Tuesday, March 16, 2010
Is it any wonder that Sam Mendes and Kate Winslet couldn’t keep it together? Given the pressure they’re under, not really...
The news that the film director Sam Mendes and his actress wife Kate Winslet are to separate after seven years of marriage will be received with genuine sadness by a profession known for its sense of schadenfreude.
In a business in which the maxim “It’s not enough that you succeed, your friends also have to fail” normally applies, Mendes and Winslet are regarded as good guys. He is renowned as a champion of British actors and acting and as a personable type, while she, despite being blessed with rare talent, is not above sending herself up (as her memorable appearance in the television comedy Extras showed).
There is no suggestion of a third party being involved. But you can bet your last Malteser that the demands of showbusiness will have played their part in the break-up.
The fundamental problem, despite what drama coaches may insist, is that acting is all about being irresistible to your peers and the paying public. If you can also manage to be funny, sassy, witty and mysterious you will further enhance your chances of success.
If a leading film star agrees to accept any role that means appearing in an unfavourable light, he or she is praised for an act of profound altruism, as if such roles were not covered by the job spec. Popularity is everything.
W.C. Fields once said, “Show me a great actor and I’ll show you a lousy husband. Show me a great actress and you’ve seen the Devil.” The point is that a continual need for validation can skew even the most laconic of temperaments — and that, in showbusiness, self-absorption is not merely common but necessary. And those involved are continually being slung together with others as insecure as them, spending intense weeks preparing projects that will eventually be thrown to the critics.
Once you are involved, only your new best pals can properly share in your triumphs and disasters. Your partner back home is simply not part of the big adventure.
Then there is the sheer physical proximity that the work entails. At 10am on Monday you are introduced to a member of the opposite sex on whom you have never clapped eyes before. By 10.15 you may be climbing all over them, smothering them with kisses and swearing undying love. In no other business is taking such liberties so casually accepted.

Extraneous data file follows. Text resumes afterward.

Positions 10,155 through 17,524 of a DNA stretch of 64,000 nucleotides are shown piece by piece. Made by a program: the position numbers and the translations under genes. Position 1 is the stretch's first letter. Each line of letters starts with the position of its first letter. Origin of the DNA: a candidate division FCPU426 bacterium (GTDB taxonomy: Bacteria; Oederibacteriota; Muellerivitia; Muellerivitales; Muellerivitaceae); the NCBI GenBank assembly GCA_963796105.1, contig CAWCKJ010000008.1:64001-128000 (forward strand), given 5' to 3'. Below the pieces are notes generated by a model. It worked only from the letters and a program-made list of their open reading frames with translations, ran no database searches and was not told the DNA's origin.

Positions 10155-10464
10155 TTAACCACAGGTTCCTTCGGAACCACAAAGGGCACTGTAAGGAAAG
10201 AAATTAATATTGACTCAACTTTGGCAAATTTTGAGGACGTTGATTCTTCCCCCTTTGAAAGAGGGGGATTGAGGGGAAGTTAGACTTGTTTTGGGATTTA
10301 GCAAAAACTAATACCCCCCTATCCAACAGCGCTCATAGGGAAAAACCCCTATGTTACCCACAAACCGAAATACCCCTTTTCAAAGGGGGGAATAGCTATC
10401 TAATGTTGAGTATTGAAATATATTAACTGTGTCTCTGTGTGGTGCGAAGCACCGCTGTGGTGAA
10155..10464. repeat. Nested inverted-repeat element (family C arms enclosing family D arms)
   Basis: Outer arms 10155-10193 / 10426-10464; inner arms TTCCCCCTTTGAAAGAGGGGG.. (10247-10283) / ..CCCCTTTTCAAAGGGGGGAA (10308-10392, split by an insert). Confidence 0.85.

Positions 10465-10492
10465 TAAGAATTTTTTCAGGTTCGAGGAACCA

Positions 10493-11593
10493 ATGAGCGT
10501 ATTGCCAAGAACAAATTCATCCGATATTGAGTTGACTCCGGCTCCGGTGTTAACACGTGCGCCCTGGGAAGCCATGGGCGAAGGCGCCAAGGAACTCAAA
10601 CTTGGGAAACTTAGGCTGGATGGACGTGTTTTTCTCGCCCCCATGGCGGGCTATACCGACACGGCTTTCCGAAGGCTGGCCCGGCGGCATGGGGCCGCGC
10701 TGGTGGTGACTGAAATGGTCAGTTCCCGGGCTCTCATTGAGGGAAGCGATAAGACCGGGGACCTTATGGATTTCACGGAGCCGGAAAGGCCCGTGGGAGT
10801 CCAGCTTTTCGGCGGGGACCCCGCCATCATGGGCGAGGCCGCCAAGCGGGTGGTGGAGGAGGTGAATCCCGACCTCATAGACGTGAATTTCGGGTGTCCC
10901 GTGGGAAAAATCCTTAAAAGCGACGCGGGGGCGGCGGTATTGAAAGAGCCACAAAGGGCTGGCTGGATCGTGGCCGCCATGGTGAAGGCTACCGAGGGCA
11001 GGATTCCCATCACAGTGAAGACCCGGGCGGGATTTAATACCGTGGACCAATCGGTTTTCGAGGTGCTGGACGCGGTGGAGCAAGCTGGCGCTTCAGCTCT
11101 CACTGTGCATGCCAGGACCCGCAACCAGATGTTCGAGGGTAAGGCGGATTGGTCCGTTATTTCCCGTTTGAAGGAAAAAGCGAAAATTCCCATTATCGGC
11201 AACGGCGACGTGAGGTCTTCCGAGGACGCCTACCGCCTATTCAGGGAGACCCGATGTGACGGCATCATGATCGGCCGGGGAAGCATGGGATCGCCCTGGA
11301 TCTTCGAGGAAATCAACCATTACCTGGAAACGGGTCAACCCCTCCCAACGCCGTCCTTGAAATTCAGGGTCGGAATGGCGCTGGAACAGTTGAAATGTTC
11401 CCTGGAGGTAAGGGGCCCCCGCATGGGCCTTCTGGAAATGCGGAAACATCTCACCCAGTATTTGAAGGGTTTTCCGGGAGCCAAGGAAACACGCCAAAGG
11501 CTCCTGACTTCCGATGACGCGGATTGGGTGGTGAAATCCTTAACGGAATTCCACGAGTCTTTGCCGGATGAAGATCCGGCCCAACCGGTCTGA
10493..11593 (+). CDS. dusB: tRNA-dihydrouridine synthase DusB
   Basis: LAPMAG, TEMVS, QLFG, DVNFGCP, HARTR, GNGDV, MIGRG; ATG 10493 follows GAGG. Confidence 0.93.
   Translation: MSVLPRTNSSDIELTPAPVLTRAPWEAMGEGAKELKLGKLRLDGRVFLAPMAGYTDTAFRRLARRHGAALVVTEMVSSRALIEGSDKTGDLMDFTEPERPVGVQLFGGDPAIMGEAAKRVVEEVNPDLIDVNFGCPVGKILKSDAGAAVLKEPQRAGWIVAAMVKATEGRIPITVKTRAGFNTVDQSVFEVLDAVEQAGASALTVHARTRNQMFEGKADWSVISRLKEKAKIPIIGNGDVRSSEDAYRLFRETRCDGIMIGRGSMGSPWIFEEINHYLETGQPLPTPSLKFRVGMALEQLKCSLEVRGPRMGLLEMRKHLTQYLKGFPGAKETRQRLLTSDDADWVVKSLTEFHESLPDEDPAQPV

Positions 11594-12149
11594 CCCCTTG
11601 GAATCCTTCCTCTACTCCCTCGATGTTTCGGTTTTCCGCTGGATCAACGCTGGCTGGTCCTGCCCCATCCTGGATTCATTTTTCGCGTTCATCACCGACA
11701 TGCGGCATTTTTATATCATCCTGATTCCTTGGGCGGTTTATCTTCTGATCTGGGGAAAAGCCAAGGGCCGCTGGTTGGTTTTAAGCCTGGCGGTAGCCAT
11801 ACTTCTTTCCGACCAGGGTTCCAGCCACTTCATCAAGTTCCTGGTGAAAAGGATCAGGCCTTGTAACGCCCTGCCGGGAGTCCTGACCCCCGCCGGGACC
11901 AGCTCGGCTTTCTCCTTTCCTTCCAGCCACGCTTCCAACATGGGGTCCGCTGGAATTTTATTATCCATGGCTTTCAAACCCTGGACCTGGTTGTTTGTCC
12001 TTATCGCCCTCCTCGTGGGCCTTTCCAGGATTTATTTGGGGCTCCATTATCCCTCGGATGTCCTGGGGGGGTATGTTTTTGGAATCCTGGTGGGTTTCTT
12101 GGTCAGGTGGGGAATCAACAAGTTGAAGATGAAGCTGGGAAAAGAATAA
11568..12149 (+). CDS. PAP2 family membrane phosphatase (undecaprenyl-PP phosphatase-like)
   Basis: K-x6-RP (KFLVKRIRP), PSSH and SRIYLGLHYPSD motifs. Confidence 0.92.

Another occupational hazard is the strain on domestic routines — all that time away from home, days spent drifting around unfamiliar town centres waiting for the evening show or, for film actors, hanging about on location. No wonder so many thespians take comfort in each other’s arms, if only to pass the time.
In the modern era it is much harder to hide dalliances. In the old days, what happened on the road stayed on the road. Or, as the actress and party girl Tallulah Bankhead put it, “Darlin’, it happens on tour, it ain’t adultery.”
Not so now. The mobile phone has changed all that — no more claiming that your car broke down, you mislaid the keys to your digs or you were brushing up your lines in the corner of a bar. There have been chilling tales of actors forgetting to turn off their phones after late-night calls home, only for their subsequent nocturnal activities to be relayed live to the horrified spouse. The marriage of one film director, who had just returned home from a six-week shoot in Canada, evaporated in the ten minutes it took him to pop out to the local Londis for milk, after his wife unthinkingly intercepted a text on his mobile. The moral of that tale is simple: never have identical phones.
Thankfully, most affairs don’t survive much past the wrap party or the final performance. That person who seemed so fascinating at the first-night party or in the studio can seem much less so once the job is done and you are both unemployed, staring at each other over a tepid cappuccino in Starbucks.
Of course, some long-term partners learn, in the face of all temptation, to keep their lives in perspective. One showbiz couple I know have a rule that, whenever one of them returns from a job away, they spend their first evening back together having a meal in a good restaurant. This simple ritual on neutral ground helps the recently absent party to regain a sense of equilibrium after the make-believe existence of weeks of filming. They are, I’m happy to say, both working and still happily married.
But however faithful you manage to be, the business still finds sneaky ways to get in where it hurts. A common source of marital strife is when one partner finds his or her career taking off while the other is languishing in pub theatre or, worse still, behind the desk in a minicab office. If there is one thing actors fear, it is being asked if they are working when they are not — and when this happens while their partner is busy attending glitzy first nights or film premieres, fear can turn to phobia.
Even if you are both successful, like Mendes and Winslet, the pressure will still be on. With camera phones making a potential paparazzo of every Joe Soap, the slightest transgression or wardrobe mistake can be laid bare for the world’s delectation.
Paul Newman may have said of his 50-year marriage to the actress Joanne Woodward “why fool around with a hamburger when you can have steak at home?” but, with so many celebrity magazines clamouring for scandal, the most innocent peck on the cheek can be construed as a trip to McDonald’s.
Not that everyone manages to keep temptation at bay, even in showbiz circles far removed from the Hollywood red carpet. At one post-performance discussion of Hamlet, the story goes, an ageing academic asked the play’s director whether, in his opinion, the Prince of Denmark ever actually consummated his relationship with Ophelia. The director thought for a moment. “Yes,” he replied eventually. “If memory serves, it was during the second week at the Grand Theatre Wolverhampton.”